When it works, business activities can provide a source of income with almost no strings attached; no foundation reporting requirements or donor wishes to worry about. But launching a business can be a risky proposition even in the for-profit world, so it's best to start small or online-only, get good advice, and be realistic.
Nonprofits are entitled to seek grants from foundations; that is fellow nonprofits, often started by wealthy families or corporations, that give out money for specific charitable purposes of their choosing. The grant is usually for a specific amount of money, either paid in advance or on a reimbursement basis.
The best thing about grants is that they're usually for a reasonably large sum of money, which can enable a nonprofit to, for instance, start a new project or hire a new staff person. The worst thing about grants is that they don't come with any guarantee of renewal. In fact, many foundations prefer to move on to the next new thing and expect your group to use the grant as leverage with which to increase other forms of support. Grants also tend to come with stringent oversight and reporting requirements.
To apply for a grant, an organization can make use of research tools provided by groups like Candid. Application procedures are usually spelled out by each individual foundation. Be sure that your group or project really fits the foundation's eligibility requirements. A common complaint made by foundation grantmakers is that nonprofits submit inappropriate proposals.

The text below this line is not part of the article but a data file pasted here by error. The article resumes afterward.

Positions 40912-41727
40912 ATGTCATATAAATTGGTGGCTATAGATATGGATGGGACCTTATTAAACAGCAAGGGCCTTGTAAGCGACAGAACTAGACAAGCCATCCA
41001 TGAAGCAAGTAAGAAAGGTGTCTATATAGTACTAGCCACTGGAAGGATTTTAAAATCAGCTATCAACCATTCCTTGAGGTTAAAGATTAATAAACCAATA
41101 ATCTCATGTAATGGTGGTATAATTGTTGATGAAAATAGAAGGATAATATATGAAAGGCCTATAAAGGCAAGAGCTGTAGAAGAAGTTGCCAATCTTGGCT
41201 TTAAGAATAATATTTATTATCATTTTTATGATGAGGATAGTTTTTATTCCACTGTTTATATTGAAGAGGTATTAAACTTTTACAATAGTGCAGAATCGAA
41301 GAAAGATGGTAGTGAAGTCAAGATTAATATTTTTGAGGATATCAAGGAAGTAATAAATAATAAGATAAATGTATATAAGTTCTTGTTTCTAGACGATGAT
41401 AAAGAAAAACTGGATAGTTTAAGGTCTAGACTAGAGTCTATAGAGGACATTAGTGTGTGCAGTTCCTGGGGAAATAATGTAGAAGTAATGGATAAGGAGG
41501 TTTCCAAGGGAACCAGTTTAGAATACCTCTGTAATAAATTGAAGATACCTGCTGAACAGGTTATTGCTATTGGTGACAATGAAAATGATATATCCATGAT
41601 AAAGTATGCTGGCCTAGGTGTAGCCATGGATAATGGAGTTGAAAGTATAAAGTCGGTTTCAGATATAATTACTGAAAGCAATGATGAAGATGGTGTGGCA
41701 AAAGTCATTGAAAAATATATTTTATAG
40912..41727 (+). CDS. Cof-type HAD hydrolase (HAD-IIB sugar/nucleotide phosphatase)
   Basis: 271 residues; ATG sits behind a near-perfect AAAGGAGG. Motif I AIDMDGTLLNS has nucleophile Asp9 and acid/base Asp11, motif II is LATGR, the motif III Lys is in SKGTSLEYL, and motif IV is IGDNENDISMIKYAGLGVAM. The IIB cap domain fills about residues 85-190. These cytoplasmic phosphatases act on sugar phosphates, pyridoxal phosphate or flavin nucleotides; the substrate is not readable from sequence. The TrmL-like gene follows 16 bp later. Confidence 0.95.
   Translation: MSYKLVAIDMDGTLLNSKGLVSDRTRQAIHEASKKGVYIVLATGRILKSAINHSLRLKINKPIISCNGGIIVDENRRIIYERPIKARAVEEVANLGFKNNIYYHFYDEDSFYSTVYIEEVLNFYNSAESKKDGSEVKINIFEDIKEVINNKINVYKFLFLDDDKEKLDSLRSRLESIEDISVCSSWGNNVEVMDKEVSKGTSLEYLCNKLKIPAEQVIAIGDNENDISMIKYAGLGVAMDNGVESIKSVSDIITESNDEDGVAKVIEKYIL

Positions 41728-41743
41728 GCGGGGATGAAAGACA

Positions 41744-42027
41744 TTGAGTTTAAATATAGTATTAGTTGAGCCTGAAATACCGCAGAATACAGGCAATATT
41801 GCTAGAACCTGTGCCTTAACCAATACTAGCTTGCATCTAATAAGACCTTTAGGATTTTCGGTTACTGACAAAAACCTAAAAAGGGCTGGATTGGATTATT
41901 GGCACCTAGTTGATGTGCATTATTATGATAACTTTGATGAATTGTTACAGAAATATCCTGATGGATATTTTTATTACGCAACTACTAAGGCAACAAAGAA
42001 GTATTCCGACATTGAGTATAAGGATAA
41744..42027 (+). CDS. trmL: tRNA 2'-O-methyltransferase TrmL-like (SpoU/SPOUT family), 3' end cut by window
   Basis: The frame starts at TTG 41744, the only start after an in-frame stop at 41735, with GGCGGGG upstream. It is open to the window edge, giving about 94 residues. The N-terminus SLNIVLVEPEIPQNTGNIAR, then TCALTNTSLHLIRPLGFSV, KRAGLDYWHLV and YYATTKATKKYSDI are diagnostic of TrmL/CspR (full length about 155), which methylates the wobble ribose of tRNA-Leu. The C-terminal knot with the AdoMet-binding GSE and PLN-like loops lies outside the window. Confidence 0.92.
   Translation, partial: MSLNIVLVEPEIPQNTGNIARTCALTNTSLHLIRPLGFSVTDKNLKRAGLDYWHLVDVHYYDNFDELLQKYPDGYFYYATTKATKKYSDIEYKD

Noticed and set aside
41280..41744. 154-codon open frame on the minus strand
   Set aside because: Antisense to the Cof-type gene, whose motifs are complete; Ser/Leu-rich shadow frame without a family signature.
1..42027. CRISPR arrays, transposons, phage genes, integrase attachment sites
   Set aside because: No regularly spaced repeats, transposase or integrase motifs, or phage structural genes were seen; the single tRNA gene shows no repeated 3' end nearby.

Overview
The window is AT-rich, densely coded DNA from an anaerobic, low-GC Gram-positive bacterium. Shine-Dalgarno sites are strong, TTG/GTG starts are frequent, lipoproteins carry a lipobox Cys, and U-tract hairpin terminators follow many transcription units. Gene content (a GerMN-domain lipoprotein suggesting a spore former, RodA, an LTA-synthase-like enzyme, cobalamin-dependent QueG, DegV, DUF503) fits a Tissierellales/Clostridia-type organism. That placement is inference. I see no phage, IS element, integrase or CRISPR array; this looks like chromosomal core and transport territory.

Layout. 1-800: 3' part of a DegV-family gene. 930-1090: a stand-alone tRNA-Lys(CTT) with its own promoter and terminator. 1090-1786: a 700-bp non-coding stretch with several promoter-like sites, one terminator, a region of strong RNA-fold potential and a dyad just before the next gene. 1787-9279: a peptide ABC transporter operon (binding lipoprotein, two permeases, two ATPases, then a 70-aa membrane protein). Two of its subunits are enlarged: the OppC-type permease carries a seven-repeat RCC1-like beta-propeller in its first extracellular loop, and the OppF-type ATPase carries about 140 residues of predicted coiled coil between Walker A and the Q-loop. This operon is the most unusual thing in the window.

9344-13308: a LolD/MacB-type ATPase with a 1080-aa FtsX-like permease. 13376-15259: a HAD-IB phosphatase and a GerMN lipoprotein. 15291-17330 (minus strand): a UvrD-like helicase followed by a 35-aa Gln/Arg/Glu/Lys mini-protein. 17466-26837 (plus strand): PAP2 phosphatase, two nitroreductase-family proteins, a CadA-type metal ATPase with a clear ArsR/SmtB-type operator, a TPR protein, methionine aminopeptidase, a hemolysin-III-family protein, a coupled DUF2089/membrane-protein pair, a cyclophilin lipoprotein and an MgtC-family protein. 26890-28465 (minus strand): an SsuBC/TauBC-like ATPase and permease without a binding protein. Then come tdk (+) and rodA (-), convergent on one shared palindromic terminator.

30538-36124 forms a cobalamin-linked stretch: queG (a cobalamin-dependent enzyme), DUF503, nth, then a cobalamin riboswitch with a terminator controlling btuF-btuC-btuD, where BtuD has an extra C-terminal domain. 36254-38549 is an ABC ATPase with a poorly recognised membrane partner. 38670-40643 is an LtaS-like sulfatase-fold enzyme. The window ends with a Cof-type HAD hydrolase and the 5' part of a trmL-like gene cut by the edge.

Another source of grant funding is local, state, and federal government agencies. These grant amounts are often high, so that some nonprofits subsist almost entirely on government money. And being able to attract and keep government grants gives your group stature and credibility, thus helping you attract other funds.
The downside is the often overwhelming application requirements. Expect mounds of paperwork and requirements such as forming oversight committees. Also, government funders tend to be risk averse, preferring established nonprofits with proven records of success to new grassroots initiatives.
The business sector, sometimes in an effort to boost its public image, is also a potential source of nonprofit funding. The largest gifts are typically available through corporate foundations, as described above. However, you might also be able to approach smaller businesses for donations, both cash and in-kind, as well as for sponsorships, say, of a team or event.
In-kind donations come in handy when you're planning a raffle, auction, or meal event. A local business might contribute such goods as flowers, wine, food, jewelry, clothing, other gifts, tickets for travel or cultural or sporting events, a night's stay at a hotel, services from a spa or salon, and so on. Businesses can also lend you needed equipment for an event, such as tablecloths and wine glasses.
Also look into getting volunteer help from local businesses' staff. For example, a local restaurant might lend you a cook or bartender for an evening.
Find out each business's specific procedures, and whether there's a person dedicated to working with charities, before making your pitch. And be sure to give the businesses lots of return recognition (but not outright advertising, which could complicate matters tax-wise).